Collecting is a varied and rewarding hobby that allows you to explore your passion in more detail, curating a collection that ignites your imagination. Perhaps you started your collecting journey when you discovered The Royal Mint had commemorated one of your favourite themes on a coin? However you first got started, there is so much more to the coins in your collection than their face value.
Each coin comes with a story, steeped in the history of how it was made and why that theme became commemorated on coinage. Even circulating coins have their own fascinating stories. You can trace the story of the British monarchy through the coinage portraits that appear on the obverse of circulating coins, from Alfred the Great to Britain’s longest-reigning monarch who had five coinage portraits throughout her reign.
The Coins of Queen Elizabeth II
The coinage of Queen Elizabeth II is a fascinating example. Queen Elizabeth II acceded to the throne in 1952 and went on to reign for more than 70 years. During this time, the coinage of Queen Elizabeth II saw some significant changes. Mary Gillick designed the first coinage portrait of the monarch and – even though the portrait was replaced after decimalisation – the beautiful portrait remained on Maundy money until the end of her reign.
Decimalisation was the biggest change to the nation’s coinage throughout its history. This saw the United Kingdom adopt a decimal currency to replace the system of pounds, shilling and pence that had been in place for centuries. In order to complete this enormous task, The Royal Mint had to relocate to larger purpose built premises in Llantrisant, South Wales.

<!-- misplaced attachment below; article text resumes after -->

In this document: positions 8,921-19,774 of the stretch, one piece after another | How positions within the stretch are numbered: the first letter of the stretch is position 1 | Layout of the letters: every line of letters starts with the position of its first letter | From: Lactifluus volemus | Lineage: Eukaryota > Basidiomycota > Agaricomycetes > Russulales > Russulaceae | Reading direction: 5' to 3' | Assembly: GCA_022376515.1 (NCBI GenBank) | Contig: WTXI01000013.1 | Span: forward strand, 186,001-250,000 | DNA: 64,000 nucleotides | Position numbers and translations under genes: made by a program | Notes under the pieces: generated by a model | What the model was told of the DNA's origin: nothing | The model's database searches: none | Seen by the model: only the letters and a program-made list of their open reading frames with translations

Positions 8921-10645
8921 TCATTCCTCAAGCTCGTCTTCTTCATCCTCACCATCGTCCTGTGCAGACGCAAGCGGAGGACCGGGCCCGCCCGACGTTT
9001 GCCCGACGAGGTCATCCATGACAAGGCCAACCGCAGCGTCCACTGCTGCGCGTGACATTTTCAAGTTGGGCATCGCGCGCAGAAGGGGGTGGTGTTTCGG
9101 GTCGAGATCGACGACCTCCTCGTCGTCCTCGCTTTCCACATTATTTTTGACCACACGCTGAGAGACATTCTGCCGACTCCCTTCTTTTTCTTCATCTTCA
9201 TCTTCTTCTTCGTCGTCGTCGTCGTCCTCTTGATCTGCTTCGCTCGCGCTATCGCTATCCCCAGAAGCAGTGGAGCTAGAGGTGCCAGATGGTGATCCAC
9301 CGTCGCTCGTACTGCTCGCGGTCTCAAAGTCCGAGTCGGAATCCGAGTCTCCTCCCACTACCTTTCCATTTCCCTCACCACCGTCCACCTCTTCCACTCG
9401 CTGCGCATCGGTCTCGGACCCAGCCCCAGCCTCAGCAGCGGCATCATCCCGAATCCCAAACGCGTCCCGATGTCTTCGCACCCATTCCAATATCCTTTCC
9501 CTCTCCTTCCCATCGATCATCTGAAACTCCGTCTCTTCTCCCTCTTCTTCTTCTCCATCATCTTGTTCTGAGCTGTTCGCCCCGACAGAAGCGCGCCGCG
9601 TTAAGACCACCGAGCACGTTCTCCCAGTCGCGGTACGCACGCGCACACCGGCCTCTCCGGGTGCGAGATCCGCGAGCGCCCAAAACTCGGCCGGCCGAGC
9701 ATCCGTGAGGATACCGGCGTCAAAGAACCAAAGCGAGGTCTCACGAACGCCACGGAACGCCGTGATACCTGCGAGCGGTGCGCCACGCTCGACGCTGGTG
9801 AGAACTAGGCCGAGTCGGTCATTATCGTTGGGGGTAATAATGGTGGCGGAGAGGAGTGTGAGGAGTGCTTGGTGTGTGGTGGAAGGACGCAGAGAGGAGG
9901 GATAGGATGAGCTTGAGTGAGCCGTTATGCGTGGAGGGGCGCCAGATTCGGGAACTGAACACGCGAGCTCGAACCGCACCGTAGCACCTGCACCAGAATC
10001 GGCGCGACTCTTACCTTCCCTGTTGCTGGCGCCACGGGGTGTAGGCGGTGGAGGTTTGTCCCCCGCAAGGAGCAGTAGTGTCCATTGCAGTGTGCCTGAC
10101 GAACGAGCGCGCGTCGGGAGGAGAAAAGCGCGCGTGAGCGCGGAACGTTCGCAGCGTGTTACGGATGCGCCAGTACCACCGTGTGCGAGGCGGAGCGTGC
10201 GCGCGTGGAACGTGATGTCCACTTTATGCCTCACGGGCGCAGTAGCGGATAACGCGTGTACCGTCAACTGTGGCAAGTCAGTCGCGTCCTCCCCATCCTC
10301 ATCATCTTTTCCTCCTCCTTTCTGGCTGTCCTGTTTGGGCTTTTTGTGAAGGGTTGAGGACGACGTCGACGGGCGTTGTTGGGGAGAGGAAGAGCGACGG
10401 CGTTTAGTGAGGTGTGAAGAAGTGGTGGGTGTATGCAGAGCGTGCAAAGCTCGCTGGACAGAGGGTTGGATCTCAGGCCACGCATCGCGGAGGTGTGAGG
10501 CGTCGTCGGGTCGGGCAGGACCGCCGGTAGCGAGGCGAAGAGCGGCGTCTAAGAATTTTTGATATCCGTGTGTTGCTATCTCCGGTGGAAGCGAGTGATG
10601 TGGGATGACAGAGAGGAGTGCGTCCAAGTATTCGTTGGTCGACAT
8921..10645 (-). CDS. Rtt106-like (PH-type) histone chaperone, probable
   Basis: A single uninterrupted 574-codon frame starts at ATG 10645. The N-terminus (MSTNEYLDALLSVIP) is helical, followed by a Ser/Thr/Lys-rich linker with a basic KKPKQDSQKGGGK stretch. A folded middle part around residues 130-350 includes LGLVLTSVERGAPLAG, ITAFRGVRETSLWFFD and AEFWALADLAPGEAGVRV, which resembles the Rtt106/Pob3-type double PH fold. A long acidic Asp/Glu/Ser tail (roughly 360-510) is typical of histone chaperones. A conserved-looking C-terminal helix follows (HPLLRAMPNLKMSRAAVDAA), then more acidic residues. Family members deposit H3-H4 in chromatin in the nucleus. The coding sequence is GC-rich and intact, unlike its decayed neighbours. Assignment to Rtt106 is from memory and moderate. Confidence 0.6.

Portraits on Coin
A coinage portrait designed by Arnold Machin RA replaced the Mary Gillick portrait. Machin also designed a new portrait for British stamps and the artist drew on the coinage portrait he had created for inspiration; this new portrait remained on stamps until the end of Queen Elizabeth II’s reign. Three more portraits featured on the coinage of Queen Elizabeth II during her reign until her sad passing in September 2022, when His Majesty King Charles III acceded to the throne.
Honouring the Monarchy of the United Kingdom
The accessions and successions of monarchs is only one of many stories that coins can hold. The introduction of new denominations holds a whole wealth of information too, such as our flagship coin, The Sovereign. First introduced during the reign of Henry VII, the king chose the name ‘Sovereign’ for his ‘new money of gold’ to establish the legitimacy and authority of the new Tudor dynasty. The Sovereign was replaced during the reign of James I by another gold coin and was then reintroduced during the reign of George III, when the need arose for a coin with a value of 20 shillings.
The Gold Sovereign
Italian engraver Benedetto Pistrucci was commissioned to design the reverse for this new Sovereign and his famous St George and the dragon design was the result of much hard work between the engraver and the Master of the Mint, William Wellesley Pole. This beautiful design has since enjoyed longevity on The Sovereign, appearing on Sovereigns struck for every monarch since the reign of Queen Victoria, and has only been replaced very rarely in favour of one-year issues marking special occasions for the British monarchy.
Discover the Heart of Collecting
These are but a few of the many exciting stories hidden in coinage crafted throughout the centuries. Whatever your chosen collection, there is a rich history behind every coin ready for you to explore and unravel. With The Royal Mint’s deep-rooted history in British coinage, you can get to the heart of your collections by discovering the compelling history behind the numismatic rarities in your possession.